The Plot to Bring down Pope Francis
By Barbie Latza Nadeau
September 7, 2018
Not long after Pope Francis took office in March 2013, he ran into a wall. But it wasn’t the ancient Roman brickwork built around Vatican City. It was stronger. And it came from deep within the very church he was elected to lead. Every time he tried to introduce reforms, the wall was there. His foes were so strong he recently equated reforming the Catholic Church with “cleaning the Sphinx of Egypt with a toothbrush.”
Still, Francis persevered, relying on his immediate popularity and innate charm, and soon the outside world began to look at the Catholic Church in a new, positive light under his guidance. Suddenly, it it was cool to be Catholic.
But the traditional conservatives within the church didn’t want to be cool, and while the new pope was hardly progressive by secular standards (he is still Catholic, after all), they preferred the cold church, the one that protected them from the outside world behind layers of immovable doctrine.
While Francis reached far into the margins to minister to the poor and disenfranchised, the conservatives preferred punishing the sinners and adhering to archaic rules that have little place in the modern world, even if it meant sacrificing the flock.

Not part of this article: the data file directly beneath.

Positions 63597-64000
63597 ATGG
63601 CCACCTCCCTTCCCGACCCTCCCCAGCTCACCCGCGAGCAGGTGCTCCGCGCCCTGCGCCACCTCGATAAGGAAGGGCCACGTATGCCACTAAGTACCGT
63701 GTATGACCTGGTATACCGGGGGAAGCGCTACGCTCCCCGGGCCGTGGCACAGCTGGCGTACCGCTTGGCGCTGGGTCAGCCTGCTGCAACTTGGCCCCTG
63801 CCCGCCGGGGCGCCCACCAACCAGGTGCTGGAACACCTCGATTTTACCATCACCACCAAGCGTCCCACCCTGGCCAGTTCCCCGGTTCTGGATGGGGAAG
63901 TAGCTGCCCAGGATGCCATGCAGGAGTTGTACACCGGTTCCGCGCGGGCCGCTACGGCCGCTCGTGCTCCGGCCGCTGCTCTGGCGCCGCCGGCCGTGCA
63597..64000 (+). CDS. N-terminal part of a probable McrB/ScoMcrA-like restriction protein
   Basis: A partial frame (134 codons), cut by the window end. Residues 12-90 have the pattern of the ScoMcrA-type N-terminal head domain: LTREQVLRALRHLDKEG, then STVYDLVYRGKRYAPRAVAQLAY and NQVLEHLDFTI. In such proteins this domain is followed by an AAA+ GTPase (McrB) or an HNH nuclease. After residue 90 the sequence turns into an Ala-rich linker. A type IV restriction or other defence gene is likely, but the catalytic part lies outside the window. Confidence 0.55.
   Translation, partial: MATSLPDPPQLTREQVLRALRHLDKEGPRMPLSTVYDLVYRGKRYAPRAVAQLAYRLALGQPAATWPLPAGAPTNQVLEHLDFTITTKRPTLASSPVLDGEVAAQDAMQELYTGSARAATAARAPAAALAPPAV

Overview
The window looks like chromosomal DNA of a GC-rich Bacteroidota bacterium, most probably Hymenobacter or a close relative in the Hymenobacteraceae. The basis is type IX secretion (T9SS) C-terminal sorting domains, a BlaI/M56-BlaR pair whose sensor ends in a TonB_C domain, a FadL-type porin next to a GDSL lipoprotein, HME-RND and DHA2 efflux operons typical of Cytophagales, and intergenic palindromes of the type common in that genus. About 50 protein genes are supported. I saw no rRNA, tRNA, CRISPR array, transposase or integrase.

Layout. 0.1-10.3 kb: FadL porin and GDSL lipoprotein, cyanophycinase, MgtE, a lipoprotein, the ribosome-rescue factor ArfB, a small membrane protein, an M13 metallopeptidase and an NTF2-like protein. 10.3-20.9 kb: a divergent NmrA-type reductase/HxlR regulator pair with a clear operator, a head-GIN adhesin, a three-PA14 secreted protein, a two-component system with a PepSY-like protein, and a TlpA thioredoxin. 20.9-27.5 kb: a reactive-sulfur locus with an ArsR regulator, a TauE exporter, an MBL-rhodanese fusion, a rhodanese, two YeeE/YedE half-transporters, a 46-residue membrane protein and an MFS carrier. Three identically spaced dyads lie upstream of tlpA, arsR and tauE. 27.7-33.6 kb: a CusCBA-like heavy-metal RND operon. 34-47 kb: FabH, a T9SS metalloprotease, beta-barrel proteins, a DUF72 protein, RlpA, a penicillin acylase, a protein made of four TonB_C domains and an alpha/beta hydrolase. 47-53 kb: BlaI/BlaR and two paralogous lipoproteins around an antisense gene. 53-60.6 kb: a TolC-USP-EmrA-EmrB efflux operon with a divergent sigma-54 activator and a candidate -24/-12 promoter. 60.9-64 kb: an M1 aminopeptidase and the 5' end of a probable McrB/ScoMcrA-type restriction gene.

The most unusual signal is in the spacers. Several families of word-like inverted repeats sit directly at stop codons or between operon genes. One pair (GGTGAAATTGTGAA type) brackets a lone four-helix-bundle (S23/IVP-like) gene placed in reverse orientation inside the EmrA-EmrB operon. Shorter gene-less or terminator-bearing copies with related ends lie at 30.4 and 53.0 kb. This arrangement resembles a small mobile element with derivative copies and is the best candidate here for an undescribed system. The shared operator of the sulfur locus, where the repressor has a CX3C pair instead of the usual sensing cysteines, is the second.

Francis toyed with allowing divorced and remarried Catholics to take communion, he made it OK to forgive abortion to repentant women, and he was nice to gays. And the conservatives bristled.
It took five long years, but the conservative powers of the Catholic Church have finally begun to turn around the supertanker of support for the pope they seem to hate. And they did it using the one sin the whole church is guilty of: clerical sex abuse.
Francis cannot be blamed for mishandling the bulk of the church’s endemic sex abuse scandals, many of which have played out in dioceses that were run by those who would like to see him resign. There has been no major sex abuse scandal in his native Argentina—at least not yet—so his naysayers have had to pick a softer target.